If you don’t really know yourself, you’re only storing up problems. Who are you? It is important to know during your career.
I became a better and more successful player when I began to know myself better and got sober. The former England player Neil Ruddock said to me, “Tony, you were a good player when you were drinking, but when you gave it up you were a great player.”
I won the Double twice after that. I fulfilled my potential. I was a calmer, smarter and better footballer.
You really need good people around you to find out who you are. You have half a chance if you have people talking to you straight.
I have friends and family, and have benefitted from their wisdom. I talk to my wife too, dump stuff on her, she can sometimes tell me to pull my finger out and not be such a baby, but always listens.
I can remember talking to Jose Mourinho once, and asked how he deals with difficult players, like Mario Balotelli, and these sort of characters. He said you try to find a family member or a friend, and you use them to fix and help the player. The problem with Balotelli is he said he’s got no one around him.
If you have good people around you, you start finding out about other things in life. Put things in your life in boxes, and see what you have. For a lot of the time I had two boxes: football and drink, and I wasn’t happy. Then I found I had family, my charity, my therapy, football, theatre, relationships, cinema and reading. All of a sudden, you have a lot more to yourself.
It is worth taking this all seriously, because these illnesses can destroy careers. It has robbed this country of some great players. Paul Gascoigne should have been at the World Cup in 1998, winning it for England, instead of Zinedine Zidane for France.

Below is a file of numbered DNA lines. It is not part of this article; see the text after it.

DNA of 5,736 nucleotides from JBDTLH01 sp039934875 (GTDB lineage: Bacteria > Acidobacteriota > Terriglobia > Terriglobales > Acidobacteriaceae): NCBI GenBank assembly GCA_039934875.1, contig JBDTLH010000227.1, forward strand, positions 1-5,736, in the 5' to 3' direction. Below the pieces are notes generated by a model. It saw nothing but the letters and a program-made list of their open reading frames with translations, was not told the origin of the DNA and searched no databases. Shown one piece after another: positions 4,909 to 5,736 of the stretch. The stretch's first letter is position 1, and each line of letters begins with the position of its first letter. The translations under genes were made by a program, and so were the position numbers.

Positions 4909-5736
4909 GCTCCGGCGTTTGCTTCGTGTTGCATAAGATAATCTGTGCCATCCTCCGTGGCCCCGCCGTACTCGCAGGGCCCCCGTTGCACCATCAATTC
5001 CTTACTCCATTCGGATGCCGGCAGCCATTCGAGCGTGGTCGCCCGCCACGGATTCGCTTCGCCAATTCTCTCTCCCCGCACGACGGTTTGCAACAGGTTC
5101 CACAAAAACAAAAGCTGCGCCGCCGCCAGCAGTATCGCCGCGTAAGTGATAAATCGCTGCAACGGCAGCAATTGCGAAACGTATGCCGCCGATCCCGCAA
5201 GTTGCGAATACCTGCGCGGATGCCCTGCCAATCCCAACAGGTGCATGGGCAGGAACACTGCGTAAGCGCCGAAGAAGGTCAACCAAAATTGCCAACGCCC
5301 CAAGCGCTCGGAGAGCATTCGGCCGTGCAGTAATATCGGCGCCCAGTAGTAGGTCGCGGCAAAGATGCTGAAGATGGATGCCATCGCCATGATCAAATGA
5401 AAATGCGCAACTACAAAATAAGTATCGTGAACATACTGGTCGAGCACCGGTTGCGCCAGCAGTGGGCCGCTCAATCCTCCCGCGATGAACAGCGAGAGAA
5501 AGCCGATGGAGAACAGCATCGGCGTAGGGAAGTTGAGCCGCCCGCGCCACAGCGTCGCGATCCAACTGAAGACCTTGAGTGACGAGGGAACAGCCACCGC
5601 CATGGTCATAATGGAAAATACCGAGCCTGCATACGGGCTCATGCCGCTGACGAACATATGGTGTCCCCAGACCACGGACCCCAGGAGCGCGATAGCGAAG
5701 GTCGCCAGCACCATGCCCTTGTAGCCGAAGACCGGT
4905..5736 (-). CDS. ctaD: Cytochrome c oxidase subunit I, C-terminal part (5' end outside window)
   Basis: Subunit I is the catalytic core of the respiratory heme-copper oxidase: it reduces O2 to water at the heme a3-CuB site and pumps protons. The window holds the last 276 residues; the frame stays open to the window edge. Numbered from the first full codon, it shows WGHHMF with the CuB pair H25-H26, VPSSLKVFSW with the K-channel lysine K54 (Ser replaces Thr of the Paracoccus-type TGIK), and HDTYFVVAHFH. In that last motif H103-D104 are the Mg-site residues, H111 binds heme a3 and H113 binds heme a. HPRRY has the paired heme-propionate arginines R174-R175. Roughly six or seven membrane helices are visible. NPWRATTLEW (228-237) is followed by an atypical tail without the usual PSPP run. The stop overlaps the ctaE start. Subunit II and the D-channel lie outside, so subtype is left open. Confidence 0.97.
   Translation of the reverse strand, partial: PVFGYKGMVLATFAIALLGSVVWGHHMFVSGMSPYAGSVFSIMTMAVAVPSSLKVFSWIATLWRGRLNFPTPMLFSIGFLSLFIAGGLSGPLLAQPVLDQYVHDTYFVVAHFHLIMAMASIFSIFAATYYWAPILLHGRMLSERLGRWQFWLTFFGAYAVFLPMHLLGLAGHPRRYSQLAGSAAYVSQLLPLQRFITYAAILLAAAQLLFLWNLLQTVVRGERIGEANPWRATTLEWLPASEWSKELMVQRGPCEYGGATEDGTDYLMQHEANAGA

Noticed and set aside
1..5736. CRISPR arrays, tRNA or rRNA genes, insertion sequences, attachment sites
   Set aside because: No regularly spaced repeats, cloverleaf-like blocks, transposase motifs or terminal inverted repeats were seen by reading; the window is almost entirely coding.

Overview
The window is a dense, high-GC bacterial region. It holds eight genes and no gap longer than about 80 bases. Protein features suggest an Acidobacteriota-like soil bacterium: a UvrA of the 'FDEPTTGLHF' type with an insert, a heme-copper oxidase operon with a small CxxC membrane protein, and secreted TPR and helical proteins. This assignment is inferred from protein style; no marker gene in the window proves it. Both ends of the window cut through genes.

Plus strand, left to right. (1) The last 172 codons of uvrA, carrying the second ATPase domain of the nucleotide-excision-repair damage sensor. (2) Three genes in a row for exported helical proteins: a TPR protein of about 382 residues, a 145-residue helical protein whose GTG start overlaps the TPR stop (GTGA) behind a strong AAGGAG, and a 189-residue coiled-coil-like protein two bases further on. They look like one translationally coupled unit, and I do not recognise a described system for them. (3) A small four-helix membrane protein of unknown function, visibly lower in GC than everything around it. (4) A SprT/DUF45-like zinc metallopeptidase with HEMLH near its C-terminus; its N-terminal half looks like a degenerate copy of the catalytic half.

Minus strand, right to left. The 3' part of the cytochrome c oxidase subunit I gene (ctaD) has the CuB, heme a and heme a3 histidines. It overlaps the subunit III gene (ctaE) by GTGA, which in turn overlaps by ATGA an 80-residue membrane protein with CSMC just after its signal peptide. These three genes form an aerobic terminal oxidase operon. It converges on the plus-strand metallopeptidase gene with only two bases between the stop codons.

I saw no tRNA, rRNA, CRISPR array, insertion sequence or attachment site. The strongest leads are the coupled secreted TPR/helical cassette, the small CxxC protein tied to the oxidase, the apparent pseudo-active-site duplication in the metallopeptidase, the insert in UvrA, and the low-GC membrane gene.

Problems remain rife in football; there is constant pressure and attention. You have to be emotionally and mentally fit to handle it. But when you do, football is the best thing in the world. That physical and mental buzz it gives you is the absolute best.
When I cast my mind back I think about winning at Anfield in 1989, scoring against Everton in 1998, and my debut when I heard the cheers from the crowd and realised I could make it as a footballer.
Whenever I am at the Emirates, I have a look at my statue, because it shows it was all worth it. The last time I was there I had a picture of me and my kids all hanging off it.
I wouldn’t change anything about my life. I got through it. I made mistakes, but I grew from them, and it made me who I am today.
As told to Sam Pilger
Sober by Tony Adams is published by Simon & Schuster and out now.